Geoffrey, I am very happy that you wrote this review,I will read it carefully but at first site there is one thing or two which puzzles me, as you know I bought 4 cameras and I am trying to sell them, I was as excited as you are about the cameras when I saw them at the Fotokina. I must say that when I got deeper into the Shen Hao , I developed also a few critic notes but will talk about it in a later stage. My cameras are The HZX-IIA 4"x5" in the Titanium coat version and the Crome coat version, the metall is brass (cannot be copper....)and it is plated-coated with either Titanium nitride or Chrome, there are certain parts made of stainless steel but certanly not all the metal parts ! I would have been delighted of the contrary, did you perhaps mistake chromed brass for stainless stee, or did Mr Chang change something in the making of this camera? The wideangle bellows isn't made of leather but rather of leatherette (Sky plastic with some sintetic canvas backing). I am very happy to hear that Perry Wang spoke to you about my advice and hope in future to be able to give , together with you and all the other contributors, more feedback to improve this already great camera! My best regards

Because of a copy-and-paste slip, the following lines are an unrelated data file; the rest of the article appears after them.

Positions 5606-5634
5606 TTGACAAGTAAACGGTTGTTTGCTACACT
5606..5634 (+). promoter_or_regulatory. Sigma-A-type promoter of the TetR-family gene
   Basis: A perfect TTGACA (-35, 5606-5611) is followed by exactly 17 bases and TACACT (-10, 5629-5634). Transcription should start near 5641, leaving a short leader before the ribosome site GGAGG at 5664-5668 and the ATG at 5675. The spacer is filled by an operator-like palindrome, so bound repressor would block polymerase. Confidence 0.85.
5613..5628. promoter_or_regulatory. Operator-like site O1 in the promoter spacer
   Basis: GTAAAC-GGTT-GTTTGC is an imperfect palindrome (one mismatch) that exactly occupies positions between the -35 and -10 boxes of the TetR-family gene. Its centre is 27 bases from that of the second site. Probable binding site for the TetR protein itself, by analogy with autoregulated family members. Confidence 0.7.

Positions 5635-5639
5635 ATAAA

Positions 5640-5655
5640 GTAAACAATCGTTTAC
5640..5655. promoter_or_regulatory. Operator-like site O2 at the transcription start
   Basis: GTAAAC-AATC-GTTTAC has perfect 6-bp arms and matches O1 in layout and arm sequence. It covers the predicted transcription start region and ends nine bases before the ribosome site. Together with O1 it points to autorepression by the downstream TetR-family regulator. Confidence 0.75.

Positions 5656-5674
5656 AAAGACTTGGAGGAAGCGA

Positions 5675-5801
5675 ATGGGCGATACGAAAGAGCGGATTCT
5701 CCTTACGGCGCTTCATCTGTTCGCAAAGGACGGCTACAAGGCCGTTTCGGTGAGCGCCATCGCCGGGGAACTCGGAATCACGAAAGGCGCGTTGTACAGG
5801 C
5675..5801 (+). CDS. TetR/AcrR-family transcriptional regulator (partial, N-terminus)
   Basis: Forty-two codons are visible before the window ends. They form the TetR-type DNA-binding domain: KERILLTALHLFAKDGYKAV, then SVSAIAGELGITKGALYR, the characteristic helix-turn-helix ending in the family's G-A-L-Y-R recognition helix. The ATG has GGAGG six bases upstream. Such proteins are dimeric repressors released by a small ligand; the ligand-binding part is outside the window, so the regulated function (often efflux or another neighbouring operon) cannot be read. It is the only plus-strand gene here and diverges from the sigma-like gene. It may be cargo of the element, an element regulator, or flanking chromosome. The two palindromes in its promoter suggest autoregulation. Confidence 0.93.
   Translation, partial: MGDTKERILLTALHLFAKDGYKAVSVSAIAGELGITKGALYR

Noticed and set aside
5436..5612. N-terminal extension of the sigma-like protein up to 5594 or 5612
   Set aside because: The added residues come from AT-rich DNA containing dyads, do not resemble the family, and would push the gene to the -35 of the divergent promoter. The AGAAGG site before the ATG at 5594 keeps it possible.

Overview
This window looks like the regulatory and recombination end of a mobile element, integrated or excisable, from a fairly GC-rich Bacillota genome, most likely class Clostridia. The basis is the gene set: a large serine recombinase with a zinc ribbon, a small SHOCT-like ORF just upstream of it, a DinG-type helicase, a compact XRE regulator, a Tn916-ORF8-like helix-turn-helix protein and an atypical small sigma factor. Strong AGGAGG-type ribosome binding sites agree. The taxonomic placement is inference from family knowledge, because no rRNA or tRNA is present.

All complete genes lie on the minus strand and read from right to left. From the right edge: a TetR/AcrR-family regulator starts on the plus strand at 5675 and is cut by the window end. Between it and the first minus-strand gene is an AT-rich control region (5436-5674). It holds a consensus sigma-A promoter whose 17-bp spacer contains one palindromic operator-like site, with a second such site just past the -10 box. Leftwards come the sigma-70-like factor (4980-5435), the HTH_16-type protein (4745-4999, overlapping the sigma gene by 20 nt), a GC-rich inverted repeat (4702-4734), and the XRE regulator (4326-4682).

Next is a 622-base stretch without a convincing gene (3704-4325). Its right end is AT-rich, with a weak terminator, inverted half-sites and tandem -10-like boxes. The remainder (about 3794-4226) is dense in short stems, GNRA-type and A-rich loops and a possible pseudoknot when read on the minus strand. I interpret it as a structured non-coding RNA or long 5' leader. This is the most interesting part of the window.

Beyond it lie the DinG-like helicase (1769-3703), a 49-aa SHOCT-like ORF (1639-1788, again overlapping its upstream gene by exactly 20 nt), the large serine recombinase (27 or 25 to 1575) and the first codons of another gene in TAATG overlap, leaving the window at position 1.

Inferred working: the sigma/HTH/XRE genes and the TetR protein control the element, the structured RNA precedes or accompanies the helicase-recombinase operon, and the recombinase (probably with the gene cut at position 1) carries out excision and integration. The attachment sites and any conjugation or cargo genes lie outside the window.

-- andrea milano (firstname.lastname@example.org), February 16, 2001.
Does Mr. Chang make a 6x9 version? Can specs and pictures be found on the internet?
-- neil poulsen (email@example.com), February 16, 2001.
If he does, it is not on the web or in the catalogue, There is another thread on the SHIRON which is a 6x9 wooden field
-- andrea milano (firstname.lastname@example.org), February 16, 2001.
Does anyone know where these are sold in the US? Does anyone have any pictures of them on the web?
-- Rusty Johnston (email@example.com), February 16, 2001.
For pictures, look back a few days for a thread entitled something like "Shen Hao cameras at PMA." There are links to the pictures on my web site and the link to a copy on the LF site. (They won't stay on mine long, although I imagine they'll stay a few weeks.)
-- John H. Henderson (firstname.lastname@example.org), February 16, 2001.
My email box has been flooded with messages regarding the Shen Hao 4x5 cameras. I thought I might group those questions and answer them to my best knowledge in this post. Before I begin, I would like to personally thank Mr. Andrea Milano for introducing this camera to us.
1. Where can I buy this camera? Are there any US importers? If you are in Europe, please contact Mr. Andrea Milano. If you are in US or else where, your best bet is to contact Seagull at email@example.com and address attention to Perry Wong. He is the associate director of Seagull's international marketing group. Consider language difficulties, write your message as simple as possible. If you have questions regarding their Shen Hao catalog, I'd be glad to assist you. A few translation errors have contributed to quite some confusion.